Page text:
What Not to Get Her For Valentine's Day
jakesylvester1 | January 31, 2010 at 03:40 pmby
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With Valentine’s Day swiftly approaching numerous males of our species are consumed, confounded and conflicted with the complicated process of what to purchase for the special female in their lives that best substantiates their claim of love.
Herb Foster, an American patent trader, suggests seven items not to buy that special someone, in the October 2008 publication of Reader's Digest.
1. Don’t buy anything that plugs in. Anything that requires electricity is seen as utilitarian.
2. Don’t buy clothing that involves sizes. The chances are one in seven thousand that you’ll get her the right size, and she’ll be offended the other 6,999 times. “Do I look like a size 16?” she’ll say. Too small a size doesn’t cut it, either: “I haven’t worn a size 8 in twenty years!”
3. Avoid all things useful. A new silver polish advertised to save hundreds of hours is not going to win you any brownie points.
4. Don’t buy anything that involves weight loss or self-improvement. She’ll perceive a six-month membership to a health club as a suggestion that’s she’s overweight.
Foster continues with three more:
5. Don’t buy jewellery. The jewellery your wife wants, you can’t afford. And the jewellery you can afford, she doesn’t want.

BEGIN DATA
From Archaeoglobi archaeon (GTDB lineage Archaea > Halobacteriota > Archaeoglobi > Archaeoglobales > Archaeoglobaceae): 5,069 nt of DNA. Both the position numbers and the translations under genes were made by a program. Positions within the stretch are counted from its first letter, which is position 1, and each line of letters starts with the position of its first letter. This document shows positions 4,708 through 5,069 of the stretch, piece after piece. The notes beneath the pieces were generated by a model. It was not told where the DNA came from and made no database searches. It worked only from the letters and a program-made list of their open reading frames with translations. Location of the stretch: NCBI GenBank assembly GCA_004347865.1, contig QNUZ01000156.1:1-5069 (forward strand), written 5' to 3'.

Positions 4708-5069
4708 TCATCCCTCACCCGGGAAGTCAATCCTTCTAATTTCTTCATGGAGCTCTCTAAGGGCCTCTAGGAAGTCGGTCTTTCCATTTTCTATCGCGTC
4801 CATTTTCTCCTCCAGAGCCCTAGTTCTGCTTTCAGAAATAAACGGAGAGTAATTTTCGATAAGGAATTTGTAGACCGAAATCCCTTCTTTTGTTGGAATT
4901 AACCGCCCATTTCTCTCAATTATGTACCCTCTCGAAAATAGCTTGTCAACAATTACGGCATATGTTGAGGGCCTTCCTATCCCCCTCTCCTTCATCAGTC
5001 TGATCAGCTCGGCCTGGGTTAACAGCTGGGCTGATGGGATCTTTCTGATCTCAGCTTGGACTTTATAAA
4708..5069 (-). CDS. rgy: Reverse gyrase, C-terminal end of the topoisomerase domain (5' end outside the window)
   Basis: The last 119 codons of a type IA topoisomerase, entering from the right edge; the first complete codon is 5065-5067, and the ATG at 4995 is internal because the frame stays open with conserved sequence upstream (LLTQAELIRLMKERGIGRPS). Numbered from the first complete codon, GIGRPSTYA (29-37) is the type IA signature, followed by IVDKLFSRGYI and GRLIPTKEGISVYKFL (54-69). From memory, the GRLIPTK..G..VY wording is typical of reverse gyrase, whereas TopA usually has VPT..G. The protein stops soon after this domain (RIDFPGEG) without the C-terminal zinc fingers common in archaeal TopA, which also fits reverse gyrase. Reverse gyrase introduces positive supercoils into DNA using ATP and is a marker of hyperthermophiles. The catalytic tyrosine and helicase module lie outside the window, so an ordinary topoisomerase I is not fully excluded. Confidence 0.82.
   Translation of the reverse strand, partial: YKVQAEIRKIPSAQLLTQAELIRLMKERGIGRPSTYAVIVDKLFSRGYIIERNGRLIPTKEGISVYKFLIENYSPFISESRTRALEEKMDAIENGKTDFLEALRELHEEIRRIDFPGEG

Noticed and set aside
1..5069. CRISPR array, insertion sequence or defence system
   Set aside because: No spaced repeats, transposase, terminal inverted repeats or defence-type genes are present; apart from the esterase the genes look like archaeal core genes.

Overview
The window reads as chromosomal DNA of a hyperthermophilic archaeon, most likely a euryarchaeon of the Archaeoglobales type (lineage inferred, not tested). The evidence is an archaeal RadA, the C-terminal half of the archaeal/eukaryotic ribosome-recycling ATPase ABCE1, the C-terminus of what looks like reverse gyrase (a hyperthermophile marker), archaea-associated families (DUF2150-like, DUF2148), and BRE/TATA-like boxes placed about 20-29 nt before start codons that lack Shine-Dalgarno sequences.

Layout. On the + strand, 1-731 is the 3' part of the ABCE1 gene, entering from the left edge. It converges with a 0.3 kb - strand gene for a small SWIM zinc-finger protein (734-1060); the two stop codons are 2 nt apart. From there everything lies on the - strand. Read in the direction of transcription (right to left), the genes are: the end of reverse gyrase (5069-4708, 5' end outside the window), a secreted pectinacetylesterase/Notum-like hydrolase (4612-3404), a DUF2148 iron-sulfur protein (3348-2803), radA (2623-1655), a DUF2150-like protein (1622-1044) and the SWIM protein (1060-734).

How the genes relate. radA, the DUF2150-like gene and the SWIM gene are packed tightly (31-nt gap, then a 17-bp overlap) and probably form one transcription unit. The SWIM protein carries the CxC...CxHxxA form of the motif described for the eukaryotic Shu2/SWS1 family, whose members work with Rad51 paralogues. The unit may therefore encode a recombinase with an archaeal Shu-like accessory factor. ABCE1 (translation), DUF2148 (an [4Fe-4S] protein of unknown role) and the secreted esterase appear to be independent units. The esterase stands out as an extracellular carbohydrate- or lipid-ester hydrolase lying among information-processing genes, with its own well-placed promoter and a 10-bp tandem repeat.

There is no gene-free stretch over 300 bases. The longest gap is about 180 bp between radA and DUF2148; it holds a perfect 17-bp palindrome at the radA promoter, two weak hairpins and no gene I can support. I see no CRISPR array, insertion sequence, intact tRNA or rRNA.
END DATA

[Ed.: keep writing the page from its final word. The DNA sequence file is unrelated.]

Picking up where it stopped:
6. And guys, do not fall into the traditional trap of buying frilly underwear for her. Your idea of the kind your wife should wear—and what she actually wears—are light years apart.
7. . . .don’t spend too much. “How do you think we’re going to afford that?” she’ll say. But don’t spend too little. She won’t say anything, but she’ll think, "Is that all I’m worth?”
Brilliant advice. And I’d like to suggest a few more additions:
8. Don’t purchase her a maid/cleaning service for a day for the house. She’ll start to wonder what you actually think of her own housekeeping. Plus she’ll spend the night before cleaning up the place so the hired maid does not perceive any errant impressions.
9. Do not book a day at the spa for her. Even though massage, hot stones therapy, mineral baths, etc., contribute to a luxurious, relaxing and refreshing experience, she will be haunted by the questions: “What’s he really up to?”; “Why does he want me out of the house the whole day?” Your desire for her to experience the full benefits of this experience, will produce anxiety and suspicion.
10. It’s a four-letter word: C. A.S.H. It is the easiest choice. It is most flexible in that she can choose what she really wants and you remain out of the picture. But it also suggests that you are not really interested in her because you give her something so impersonal, and that you also do not know her well enough to understand what gift she would like. You’ll come across as disinterested and distanced.
So what’s a guy to do? There is the conundrum. You could respond like one man I knew who for forty years gave his wife nothing. He rationalised with anyone who asked, “Why do I need to give her anything more? When she married me, she got the best gift ever—my love.”
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Holland Landing, Ontario, Canada
Holland Landing, Ontario, Canada
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